October is Health Literacy Month, when we take time to recognize the importance of creating equitable access to health care information for individuals, and the role health care organizations play making health literacy a priority.
The CDC has two definitions of the term, based on the Healthy People 2030 initiative:
- Personal health literacy is the degree to which individuals have the ability to find, understand, and use information and services to inform health-related decisions and actions for themselves and others.
- Organizational health literacy is the degree to which organizations equitably enable individuals to find, understand, and use information and services to inform health-related decisions and actions for themselves and others
In recognition of the observance, we asked our Health Equity expert, Laura Benzel, to share four actionable tips for improving health literacy within health care organizations. Here are her suggestions:
- Create a Health Literacy Improvement Plan to help your organization assess how it is performing in key areas that influence patient understanding, navigation, and self-management. After identifying priority areas for improvement, the Health Literacy Plan is created to implement the tools needed to improve. Resource: Agency for Healthcare Research and Quality (AHRQ) Health Literacy Universal Precautions Toolkit (page 10)
- Commit to using Teach-Back and Show-Me Methods, low-cost, evidence-based techniques that are effective in improving provider – patient communication. “Teach-Back” ensures that providers have explained medical information clearly so patients and their families understand what has been communicated. “Show-Me” allows providers to confirm that patients are able to following specific instructions such as how to use an inhaler or how to take a medication. Resource: Teach-Back and Show-Me: Agency for Healthcare Research and Quality (AHRQ) Use the Teach-Back Method: Tool # 5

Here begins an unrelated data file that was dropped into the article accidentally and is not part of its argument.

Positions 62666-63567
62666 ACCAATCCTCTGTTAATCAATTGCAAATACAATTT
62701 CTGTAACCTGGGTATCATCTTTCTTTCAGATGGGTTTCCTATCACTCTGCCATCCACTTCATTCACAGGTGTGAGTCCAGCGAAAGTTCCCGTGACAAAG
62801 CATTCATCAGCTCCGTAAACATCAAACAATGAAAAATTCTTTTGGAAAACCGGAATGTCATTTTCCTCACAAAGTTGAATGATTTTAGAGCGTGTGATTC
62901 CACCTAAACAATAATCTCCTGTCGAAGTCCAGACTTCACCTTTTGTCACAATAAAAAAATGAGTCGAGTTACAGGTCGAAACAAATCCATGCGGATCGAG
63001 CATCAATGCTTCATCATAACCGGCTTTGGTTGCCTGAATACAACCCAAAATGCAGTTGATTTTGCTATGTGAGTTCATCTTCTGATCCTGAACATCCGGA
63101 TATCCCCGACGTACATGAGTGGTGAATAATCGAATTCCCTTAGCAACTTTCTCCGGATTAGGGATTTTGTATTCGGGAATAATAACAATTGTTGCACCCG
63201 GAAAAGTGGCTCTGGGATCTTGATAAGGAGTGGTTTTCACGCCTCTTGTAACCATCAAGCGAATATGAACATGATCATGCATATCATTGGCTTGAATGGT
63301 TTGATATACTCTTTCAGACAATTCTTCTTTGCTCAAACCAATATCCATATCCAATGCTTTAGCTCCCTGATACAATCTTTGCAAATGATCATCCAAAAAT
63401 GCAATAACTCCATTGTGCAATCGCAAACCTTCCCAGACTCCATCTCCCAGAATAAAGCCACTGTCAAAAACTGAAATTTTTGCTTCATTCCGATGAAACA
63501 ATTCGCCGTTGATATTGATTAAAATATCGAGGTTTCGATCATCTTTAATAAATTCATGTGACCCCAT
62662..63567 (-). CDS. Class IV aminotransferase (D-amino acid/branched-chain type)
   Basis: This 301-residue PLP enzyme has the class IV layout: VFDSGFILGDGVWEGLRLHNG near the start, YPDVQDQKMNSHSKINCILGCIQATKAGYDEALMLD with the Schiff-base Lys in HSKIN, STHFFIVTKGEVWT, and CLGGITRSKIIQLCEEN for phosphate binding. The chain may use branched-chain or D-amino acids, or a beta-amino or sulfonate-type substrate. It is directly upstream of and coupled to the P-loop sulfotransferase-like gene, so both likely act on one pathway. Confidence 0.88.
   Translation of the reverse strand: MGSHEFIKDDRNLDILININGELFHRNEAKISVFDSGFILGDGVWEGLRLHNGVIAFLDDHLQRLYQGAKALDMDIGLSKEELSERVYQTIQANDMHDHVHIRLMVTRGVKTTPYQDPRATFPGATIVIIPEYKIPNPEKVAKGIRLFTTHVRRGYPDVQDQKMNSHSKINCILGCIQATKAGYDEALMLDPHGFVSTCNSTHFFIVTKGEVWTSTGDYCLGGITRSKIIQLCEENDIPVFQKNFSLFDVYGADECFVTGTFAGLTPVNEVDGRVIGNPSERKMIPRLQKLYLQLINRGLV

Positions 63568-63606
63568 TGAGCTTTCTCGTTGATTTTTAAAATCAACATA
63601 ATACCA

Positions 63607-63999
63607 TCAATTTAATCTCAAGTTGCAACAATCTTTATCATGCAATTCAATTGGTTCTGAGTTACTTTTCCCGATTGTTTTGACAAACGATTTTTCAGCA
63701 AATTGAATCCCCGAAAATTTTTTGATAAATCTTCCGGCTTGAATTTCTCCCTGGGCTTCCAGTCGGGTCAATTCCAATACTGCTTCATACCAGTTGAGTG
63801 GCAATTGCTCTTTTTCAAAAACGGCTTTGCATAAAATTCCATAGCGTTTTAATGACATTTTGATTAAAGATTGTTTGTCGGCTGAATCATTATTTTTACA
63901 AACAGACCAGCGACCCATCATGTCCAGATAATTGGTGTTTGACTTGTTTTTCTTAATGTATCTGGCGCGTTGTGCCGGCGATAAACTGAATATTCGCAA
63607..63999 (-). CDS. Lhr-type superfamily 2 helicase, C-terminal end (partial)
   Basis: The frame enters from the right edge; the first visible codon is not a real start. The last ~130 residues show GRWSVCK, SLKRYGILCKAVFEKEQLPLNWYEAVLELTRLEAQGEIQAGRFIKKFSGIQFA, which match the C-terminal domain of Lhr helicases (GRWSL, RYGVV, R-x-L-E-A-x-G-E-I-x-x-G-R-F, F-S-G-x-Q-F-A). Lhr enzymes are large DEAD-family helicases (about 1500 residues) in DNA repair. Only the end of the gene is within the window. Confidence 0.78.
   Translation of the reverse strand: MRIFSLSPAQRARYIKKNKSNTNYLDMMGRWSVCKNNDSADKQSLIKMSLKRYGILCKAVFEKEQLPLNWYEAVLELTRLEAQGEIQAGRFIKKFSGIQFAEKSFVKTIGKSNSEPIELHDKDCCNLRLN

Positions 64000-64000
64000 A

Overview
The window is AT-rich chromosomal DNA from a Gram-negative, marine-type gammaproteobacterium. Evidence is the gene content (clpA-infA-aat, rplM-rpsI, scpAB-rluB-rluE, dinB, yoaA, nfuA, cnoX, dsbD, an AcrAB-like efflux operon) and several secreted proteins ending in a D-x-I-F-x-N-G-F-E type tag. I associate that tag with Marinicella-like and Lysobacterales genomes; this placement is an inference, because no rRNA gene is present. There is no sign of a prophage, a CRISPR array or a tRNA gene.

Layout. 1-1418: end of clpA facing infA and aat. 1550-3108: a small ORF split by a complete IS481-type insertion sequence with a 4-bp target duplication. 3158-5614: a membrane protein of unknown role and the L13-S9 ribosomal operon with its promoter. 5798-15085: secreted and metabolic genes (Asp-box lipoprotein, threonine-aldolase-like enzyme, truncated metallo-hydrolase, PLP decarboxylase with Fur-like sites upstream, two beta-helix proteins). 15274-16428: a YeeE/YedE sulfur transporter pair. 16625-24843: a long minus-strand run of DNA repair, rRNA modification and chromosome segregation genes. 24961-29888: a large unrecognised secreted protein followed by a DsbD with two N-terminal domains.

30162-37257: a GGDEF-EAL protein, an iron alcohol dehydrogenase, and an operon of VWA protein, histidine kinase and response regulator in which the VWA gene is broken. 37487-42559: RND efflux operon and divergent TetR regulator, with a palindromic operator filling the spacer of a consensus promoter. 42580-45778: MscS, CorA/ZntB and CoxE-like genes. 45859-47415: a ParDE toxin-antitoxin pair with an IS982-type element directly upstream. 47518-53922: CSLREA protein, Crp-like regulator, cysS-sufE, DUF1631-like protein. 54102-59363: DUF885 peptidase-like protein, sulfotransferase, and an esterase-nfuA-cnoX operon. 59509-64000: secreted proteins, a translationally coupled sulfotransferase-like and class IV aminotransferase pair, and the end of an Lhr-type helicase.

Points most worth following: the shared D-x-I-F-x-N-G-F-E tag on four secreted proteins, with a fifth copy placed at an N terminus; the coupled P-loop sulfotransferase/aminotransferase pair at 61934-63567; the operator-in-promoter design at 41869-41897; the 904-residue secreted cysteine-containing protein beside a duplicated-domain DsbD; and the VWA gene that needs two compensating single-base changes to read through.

- Use Plain Language and Avoid Jargon: Plain language makes it easier for everyone to understand and use health information. Keep the reader in mind when creating and organization health information, and avoid public health jargon or medical terms. Resource: Centers for Disease Control and Prevention (CDC) Plain Language Materials & Resources
- Provide high quality and appropriate language services for individuals with Limited English Proficiency (LEP) Consider developing a language access plan to ensure that your organization’s staff members know what to do when an individual whose primary language is not English needs assistance. The language access plan identifies ways that providers can assess their programs and develop a plan to ensure effective communication for high-quality care. Resource: CMS Office of Minority Health (CMS OMH) Guide to Developing a Language Access Plan
Learn more on our website.